Oil Painting RAF de Havilland Tigermoth Bi Plane By Roy Garner
- 1 Fine British Work of Aviation Art Oil Painting RAF de Havilland Tigermoth Pilot Training Bi Plane.
- Subject aviation military art portrait aerial sky view of the known de Havilland Tigermoth RAF Flight Pilot Trainer Bi Plane. Which has been captured so beautifully by the artist fyling in mid air on a training exercise, with the 2 pilots onboard wearing traditional flight uniforms and goggles and leather avaitor hats gear, the plane is surrounded by clouds on either side. Having such detailed perspective as you can see the lush hedgerows lined green landscape fields below.
- Title "Tigermoth"
- Oil on board.
- Circa late 20th century 1970's.
- Signed by the known British aviation artist artist Roy Garner.
- Signed by the known artist Roy Garner who specialised in painting military art
British artist born 1946.
- History of the Plane Manufacturer : Number Built : 8800. Production Began : 1932
Retired : 1947.
- The Royal Air Force last bi-plane, which served as a trainer from 1932 to 1947. Its design remained nearly the same throughout its history, and was well constructed and able to do aerobatics. A total of 8800 Tiger Moths were built which included 420 Radio Controlled Pilotless Target aircraft. (The Queen Bee). For the Royal Air Force. It was also used for a short period during the first months of world war two for coastal reconnaissance. Maximum speed 109 mph, Ceiling 14,000 feet, and can remain airborne for three hours.
- The de Havilland DH.82 Tiger Moth is a 1930s British biplane designed by Geoffrey de Havilland and built by the de Havilland Aircraft Company. It was operated by the Royal Air Force (RAF) and other operators as a primary trainer aircraft. In addition to the type's principal use for ab initio training, the Second World War had RAF Tiger Moths operating in other capacities, including maritime surveillance and defensive anti-invasion preparations; some aircraft were even outfitted to function as armed light bombers.
- Origins Geoffrey de Havilland, the company's owner and founder, had sought to produce a light aircraft superior to two of his previous designs, the de Havilland Humming Bird and de Havilland DH.51. From earlier experience, de Havilland knew the difficulty and importance of correctly sizing such an aircraft to appeal to the civilian market, such as touring, trainer, flying club, and private aviation customers; the firm had great success with a scaled-down version of the DH.51, the de Havilland DH.60 Moth.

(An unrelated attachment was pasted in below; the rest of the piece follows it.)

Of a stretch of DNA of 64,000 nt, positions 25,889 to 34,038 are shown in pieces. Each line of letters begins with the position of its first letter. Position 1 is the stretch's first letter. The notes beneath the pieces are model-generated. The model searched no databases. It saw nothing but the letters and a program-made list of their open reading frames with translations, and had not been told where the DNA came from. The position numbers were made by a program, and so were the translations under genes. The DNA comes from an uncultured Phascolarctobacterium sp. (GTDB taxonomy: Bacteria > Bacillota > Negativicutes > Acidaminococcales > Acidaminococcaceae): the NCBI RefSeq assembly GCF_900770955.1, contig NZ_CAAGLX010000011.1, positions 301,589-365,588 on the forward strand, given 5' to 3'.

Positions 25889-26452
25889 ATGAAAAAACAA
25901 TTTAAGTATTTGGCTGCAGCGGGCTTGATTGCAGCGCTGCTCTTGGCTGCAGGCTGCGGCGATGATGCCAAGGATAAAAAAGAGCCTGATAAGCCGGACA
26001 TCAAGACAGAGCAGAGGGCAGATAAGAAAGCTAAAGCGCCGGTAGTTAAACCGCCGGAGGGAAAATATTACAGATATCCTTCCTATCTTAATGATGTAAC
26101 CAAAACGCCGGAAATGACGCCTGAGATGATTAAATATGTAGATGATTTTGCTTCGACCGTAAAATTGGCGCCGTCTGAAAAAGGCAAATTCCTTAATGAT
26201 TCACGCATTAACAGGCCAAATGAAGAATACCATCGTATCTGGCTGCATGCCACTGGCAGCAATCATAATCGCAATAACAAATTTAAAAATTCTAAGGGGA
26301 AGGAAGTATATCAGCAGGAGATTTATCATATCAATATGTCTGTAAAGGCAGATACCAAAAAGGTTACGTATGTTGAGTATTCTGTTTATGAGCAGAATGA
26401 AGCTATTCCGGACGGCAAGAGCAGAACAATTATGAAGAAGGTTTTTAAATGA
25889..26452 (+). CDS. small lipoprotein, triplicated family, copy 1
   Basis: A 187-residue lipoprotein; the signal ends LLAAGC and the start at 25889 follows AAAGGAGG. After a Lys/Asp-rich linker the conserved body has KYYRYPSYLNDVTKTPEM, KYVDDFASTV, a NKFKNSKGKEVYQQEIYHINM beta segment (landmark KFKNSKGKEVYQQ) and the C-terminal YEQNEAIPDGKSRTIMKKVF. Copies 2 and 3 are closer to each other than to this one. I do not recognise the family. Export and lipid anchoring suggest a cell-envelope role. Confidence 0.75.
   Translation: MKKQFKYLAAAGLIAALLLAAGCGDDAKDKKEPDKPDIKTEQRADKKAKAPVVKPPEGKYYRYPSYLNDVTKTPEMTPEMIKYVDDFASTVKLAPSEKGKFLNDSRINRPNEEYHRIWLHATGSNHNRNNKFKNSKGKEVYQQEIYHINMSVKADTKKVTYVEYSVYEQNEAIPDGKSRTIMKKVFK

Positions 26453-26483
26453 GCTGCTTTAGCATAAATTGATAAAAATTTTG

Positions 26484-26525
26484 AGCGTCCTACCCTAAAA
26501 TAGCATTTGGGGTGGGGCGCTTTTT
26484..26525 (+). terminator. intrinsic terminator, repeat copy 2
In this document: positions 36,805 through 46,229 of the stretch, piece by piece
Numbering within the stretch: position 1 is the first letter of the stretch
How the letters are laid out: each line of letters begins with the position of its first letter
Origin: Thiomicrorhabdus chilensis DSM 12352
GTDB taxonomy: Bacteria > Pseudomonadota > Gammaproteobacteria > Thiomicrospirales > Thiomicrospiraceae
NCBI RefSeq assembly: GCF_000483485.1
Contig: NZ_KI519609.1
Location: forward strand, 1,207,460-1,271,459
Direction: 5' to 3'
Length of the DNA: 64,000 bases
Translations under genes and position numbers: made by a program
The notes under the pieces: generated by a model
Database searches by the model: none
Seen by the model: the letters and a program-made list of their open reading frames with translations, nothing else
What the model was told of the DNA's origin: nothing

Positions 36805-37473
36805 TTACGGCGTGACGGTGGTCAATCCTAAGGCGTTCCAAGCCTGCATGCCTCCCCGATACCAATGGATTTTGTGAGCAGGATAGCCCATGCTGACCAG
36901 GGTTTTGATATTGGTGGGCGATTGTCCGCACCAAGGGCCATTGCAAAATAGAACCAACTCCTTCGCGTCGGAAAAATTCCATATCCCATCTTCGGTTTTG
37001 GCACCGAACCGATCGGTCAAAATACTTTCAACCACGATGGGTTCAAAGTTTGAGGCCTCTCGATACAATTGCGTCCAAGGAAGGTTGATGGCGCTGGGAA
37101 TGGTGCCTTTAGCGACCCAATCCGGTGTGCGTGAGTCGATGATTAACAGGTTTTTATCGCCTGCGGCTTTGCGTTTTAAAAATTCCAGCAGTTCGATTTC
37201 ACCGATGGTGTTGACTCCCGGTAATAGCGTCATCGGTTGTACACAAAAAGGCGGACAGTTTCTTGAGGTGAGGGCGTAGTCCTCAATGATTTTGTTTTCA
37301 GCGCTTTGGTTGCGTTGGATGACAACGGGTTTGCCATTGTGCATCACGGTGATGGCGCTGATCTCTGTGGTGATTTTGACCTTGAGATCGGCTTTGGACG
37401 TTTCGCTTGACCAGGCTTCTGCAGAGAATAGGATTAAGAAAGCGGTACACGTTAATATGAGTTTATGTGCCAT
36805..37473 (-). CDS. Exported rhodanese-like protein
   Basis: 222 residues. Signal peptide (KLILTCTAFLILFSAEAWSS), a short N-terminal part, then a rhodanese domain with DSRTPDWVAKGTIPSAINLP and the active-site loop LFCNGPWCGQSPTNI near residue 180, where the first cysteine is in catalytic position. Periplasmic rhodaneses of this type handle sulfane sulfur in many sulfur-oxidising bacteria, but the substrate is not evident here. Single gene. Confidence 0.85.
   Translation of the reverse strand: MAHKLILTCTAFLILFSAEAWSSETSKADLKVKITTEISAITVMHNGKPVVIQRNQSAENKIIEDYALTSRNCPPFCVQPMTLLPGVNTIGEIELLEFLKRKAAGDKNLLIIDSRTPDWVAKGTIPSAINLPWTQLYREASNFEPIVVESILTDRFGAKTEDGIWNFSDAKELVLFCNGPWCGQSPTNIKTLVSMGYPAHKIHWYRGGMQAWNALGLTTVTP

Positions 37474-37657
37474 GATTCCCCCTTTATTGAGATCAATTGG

- The starting point for the DH.82 Tiger Moth was the de Havilland DH.71 Tiger Moth. de Havilland had developed successively more capable Gipsy engines, and the company had produced a new low-winged monoplane aircraft to test them. This aircraft became the first aircraft to be referred to as the Tiger Moth. Improvements made on the Tiger Moth monoplane were incorporated into a military trainer variant of the DH.60 Moth, the DH.60T Moth – the T coming to stand for 'Tiger' in addition to 'Trainer.
- Ref source Wikipedia, Militaryart.com, aviation art & artuk.
Set in a traditional frame.
- Such a delightful scene to the eye a great conversation piece.
- Highly sought after due to the collectible nature of the aviation subject matter such elaborate detail.
- With hanging thread on the back ready for immediate home wall display.
- Incredible conversation piece for your guests.
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- Condition report.
- Offered in fine used condition.
- Front painting surface in good order. Having foxing staining & craquelure in places. Frame has general wear, scuffs, stains some minor chips commensurate with usage & age.
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Dimensions in centimetres of the frame approximate
Depth thickness of frame (2cm)